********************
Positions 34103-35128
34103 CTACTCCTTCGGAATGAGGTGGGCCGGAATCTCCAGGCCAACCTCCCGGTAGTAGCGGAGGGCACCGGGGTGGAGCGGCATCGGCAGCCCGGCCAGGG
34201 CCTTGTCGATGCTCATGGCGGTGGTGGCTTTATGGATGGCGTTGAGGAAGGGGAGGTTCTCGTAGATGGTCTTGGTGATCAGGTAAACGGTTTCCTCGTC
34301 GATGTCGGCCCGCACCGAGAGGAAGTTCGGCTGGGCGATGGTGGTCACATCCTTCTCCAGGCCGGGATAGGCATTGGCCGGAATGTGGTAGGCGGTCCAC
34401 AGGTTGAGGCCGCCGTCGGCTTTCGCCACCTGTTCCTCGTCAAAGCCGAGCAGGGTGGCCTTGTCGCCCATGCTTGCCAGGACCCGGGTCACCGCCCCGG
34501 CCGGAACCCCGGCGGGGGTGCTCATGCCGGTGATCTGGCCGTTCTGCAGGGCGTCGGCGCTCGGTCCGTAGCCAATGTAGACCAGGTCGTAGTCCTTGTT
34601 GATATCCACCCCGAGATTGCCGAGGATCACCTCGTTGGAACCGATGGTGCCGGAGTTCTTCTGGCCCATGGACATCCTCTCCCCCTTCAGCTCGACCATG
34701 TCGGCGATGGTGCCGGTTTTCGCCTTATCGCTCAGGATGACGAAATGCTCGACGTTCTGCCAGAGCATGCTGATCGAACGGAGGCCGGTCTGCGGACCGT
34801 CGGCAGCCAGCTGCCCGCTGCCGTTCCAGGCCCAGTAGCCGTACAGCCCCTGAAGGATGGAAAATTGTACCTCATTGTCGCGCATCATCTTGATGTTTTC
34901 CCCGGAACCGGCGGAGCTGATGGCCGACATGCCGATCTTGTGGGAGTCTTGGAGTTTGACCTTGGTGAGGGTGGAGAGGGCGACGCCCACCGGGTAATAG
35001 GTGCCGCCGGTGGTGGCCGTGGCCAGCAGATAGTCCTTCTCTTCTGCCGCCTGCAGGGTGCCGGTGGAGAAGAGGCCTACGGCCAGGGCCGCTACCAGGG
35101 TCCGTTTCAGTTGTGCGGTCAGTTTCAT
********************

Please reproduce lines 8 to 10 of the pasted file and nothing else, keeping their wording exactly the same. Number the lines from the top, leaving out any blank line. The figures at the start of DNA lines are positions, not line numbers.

34701 TCGGCGATGGTGCCGGTTTTCGCCTTATCGCTCAGGATGACGAAATGCTCGACGTTCTGCCAGAGCATGCTGATCGAACGGAGGCCGGTCTGCGGACCGT
34801 CGGCAGCCAGCTGCCCGCTGCCGTTCCAGGCCCAGTAGCCGTACAGCCCCTGAAGGATGGAAAATTGTACCTCATTGTCGCGCATCATCTTGATGTTTTC
34901 CCCGGAACCGGCGGAGCTGATGGCCGACATGCCGATCTTGTGGGAGTCTTGGAGTTTGACCTTGGTGAGGGTGGAGAGGGCGACGCCCACCGGGTAATAG